• Your Qualifications: At this point consider whether you have all the necessary qualifications for the bid; if not, consider an alliance or partnership with another vendor, specifically if each of you would bring something unique to the solution.
    • Your References: If you are writing a proposal for your company, include references from other businesses; if you are writing a proposal for yourself, include references that support your skills and also some references that demonstrate who you are and what you stand for.

      For example: If you are a renovation contractor and you are bidding on a new house build, your transferable skills are rather obvious but if you are a management consultant with 20 years business experience and you are bidding on a government contract (with no previous government experience) you need to connect your skills and experience to the job you're bidding on: what makes you a good fit and why are you the best candidate?

    • You need to connect your qualifications and references to answering those questions.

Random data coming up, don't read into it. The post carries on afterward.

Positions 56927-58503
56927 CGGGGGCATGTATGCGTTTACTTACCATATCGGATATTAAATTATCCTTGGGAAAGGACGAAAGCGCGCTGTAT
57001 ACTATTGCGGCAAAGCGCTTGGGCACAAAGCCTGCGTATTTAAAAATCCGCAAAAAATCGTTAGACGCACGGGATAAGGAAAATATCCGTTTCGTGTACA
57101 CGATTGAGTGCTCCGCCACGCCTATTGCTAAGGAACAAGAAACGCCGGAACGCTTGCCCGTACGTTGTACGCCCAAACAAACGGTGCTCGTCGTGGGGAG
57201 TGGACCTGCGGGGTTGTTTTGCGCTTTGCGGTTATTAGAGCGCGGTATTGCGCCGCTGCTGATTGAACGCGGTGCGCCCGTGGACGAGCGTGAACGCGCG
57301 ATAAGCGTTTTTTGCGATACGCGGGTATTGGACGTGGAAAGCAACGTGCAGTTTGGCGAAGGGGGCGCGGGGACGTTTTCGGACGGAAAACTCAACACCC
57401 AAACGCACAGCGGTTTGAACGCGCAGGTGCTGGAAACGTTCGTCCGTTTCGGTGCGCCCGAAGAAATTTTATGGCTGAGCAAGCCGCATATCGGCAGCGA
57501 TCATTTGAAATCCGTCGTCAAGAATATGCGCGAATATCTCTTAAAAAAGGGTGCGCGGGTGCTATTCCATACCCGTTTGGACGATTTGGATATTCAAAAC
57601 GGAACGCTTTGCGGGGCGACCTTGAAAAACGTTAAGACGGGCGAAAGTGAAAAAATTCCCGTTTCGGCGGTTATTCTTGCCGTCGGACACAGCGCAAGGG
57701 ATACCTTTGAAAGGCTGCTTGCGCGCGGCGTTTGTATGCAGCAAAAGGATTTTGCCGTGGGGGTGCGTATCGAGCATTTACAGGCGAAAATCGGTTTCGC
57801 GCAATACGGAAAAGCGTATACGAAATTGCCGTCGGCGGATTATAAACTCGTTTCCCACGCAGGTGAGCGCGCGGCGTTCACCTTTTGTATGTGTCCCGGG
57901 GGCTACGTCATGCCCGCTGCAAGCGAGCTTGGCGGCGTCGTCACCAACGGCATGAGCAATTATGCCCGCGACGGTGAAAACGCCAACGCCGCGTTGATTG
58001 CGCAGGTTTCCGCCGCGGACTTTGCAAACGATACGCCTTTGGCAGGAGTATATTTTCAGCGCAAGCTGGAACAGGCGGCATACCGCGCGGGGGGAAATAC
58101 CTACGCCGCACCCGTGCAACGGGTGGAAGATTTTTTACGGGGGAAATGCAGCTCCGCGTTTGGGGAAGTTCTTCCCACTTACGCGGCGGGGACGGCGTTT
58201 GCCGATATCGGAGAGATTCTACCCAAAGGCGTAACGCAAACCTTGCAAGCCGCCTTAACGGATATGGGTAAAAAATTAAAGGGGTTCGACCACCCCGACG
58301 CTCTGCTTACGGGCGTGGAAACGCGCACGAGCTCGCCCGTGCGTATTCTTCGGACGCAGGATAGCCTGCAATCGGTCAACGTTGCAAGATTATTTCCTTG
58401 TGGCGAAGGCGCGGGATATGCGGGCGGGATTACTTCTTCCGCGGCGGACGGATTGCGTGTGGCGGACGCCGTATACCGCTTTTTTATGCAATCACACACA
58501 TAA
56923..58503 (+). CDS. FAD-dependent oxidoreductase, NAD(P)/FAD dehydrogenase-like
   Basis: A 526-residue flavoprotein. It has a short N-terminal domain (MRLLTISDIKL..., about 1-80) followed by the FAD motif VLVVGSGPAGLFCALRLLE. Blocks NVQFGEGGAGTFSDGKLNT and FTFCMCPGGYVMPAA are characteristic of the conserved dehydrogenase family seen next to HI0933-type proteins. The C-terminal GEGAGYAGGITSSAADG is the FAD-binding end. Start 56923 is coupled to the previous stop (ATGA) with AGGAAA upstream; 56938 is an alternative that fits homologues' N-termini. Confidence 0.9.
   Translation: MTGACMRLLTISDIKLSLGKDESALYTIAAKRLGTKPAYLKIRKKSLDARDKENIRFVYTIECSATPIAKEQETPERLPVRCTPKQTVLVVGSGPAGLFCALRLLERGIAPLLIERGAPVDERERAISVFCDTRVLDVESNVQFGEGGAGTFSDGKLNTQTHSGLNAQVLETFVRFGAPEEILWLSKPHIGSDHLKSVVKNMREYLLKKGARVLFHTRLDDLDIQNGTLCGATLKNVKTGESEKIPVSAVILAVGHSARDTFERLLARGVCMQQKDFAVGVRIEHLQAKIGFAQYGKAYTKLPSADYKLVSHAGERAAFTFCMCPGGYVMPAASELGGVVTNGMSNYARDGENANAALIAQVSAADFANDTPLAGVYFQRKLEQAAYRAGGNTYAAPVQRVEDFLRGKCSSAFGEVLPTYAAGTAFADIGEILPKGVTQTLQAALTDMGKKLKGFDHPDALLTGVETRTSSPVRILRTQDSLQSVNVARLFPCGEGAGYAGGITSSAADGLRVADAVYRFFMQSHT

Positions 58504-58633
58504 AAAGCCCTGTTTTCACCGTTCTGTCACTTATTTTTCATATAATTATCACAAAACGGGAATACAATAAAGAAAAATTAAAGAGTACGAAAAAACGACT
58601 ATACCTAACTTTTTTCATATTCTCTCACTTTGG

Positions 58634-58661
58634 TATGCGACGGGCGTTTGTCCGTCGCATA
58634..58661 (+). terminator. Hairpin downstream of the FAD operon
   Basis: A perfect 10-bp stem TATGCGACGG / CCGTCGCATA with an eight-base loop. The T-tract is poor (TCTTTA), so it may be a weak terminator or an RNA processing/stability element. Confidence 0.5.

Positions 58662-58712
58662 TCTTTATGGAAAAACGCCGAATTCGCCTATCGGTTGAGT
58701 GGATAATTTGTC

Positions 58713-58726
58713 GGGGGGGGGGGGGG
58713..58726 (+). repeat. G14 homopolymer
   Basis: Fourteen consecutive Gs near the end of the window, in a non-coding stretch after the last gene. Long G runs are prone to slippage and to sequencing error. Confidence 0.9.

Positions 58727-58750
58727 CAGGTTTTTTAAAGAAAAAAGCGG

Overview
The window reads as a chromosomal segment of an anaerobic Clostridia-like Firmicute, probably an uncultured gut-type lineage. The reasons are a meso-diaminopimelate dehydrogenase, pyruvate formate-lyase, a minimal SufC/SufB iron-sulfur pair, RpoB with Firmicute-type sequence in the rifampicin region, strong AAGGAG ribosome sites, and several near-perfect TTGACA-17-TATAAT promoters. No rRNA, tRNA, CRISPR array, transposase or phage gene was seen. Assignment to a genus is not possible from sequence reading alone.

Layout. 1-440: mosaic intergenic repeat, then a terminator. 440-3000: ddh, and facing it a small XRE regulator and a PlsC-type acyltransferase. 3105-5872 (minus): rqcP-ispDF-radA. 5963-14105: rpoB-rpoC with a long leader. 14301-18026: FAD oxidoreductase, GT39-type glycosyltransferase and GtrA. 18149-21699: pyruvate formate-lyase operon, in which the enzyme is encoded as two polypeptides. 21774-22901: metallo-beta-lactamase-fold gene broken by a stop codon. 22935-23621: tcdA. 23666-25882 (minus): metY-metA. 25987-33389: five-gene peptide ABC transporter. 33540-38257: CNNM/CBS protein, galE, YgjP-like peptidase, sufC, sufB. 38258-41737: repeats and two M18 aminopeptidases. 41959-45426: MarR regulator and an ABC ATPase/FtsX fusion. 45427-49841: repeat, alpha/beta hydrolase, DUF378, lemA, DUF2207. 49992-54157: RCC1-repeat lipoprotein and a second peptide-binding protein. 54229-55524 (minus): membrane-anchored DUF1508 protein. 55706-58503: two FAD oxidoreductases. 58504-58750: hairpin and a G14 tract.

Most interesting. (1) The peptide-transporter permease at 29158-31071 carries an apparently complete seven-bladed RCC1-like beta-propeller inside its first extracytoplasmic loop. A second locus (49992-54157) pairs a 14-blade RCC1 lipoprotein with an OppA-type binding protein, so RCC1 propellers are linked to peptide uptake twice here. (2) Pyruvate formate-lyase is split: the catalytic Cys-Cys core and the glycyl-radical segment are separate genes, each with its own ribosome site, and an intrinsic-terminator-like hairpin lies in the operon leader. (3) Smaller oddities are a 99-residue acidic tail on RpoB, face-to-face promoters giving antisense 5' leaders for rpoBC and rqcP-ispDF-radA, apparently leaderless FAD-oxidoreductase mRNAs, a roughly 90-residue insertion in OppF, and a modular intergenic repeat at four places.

• Your Solution: In this section, you must present your unique solution; the one that differentiates your proposal from others. Your service or product positioning must be clearly written in the bid.

      Ensure that you are clear and concise and that you answer any questions that the proposal asks (if no questions are asked, write as if they are asked: what is your solution; how will you deliver on that solution; when will you deliver (timing); who will deliver it (the members of your team) - if it is a positive factor, talk about the good customer service you provide (back that up with customer referrals); where - is location a factor; and why your solution is unique.